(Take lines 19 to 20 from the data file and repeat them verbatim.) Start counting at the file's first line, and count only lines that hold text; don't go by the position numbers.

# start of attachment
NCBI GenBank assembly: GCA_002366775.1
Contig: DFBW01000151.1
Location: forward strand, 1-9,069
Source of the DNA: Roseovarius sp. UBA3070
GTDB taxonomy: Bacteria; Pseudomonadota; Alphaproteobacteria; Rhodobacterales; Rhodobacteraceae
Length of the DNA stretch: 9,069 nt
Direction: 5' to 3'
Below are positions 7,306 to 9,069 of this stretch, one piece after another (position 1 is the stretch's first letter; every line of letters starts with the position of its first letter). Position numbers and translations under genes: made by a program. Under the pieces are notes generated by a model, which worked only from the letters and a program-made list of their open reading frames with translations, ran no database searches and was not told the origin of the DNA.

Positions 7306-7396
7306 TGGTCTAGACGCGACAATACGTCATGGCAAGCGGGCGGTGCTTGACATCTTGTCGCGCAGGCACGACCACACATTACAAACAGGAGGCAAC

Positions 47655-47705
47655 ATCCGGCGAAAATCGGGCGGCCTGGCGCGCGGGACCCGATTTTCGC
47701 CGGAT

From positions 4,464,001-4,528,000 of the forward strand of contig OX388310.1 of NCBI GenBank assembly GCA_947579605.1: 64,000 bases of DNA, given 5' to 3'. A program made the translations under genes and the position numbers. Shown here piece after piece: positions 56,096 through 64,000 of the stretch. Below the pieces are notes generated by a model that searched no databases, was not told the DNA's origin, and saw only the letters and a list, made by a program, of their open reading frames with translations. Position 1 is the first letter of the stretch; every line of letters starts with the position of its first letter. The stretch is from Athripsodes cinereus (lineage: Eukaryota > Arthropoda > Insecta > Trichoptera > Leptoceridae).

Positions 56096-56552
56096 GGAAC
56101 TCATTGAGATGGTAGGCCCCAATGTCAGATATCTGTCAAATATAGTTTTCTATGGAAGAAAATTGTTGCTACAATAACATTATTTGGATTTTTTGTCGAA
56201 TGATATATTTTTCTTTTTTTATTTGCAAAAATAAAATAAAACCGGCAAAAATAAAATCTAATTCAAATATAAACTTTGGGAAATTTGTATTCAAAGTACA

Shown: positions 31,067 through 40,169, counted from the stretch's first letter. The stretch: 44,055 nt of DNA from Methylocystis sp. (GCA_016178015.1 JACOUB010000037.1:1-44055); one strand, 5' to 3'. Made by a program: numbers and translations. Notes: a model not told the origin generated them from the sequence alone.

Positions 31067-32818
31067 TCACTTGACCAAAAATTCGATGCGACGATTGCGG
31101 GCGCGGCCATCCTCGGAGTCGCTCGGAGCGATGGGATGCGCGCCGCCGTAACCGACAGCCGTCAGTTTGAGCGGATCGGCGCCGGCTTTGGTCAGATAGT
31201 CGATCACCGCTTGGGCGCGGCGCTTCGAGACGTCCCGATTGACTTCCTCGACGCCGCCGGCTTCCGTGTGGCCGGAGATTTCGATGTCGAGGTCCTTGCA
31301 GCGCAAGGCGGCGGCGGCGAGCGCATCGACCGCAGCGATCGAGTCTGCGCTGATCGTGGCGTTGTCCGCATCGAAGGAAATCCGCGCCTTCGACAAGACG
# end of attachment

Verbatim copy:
Shown: positions 31,067 through 40,169, counted from the stretch's first letter. The stretch: 44,055 nt of DNA from Methylocystis sp. (GCA_016178015.1 JACOUB010000037.1:1-44055); one strand, 5' to 3'. Made by a program: numbers and translations. Notes: a model not told the origin generated them from the sequence alone.

Positions 31067-32818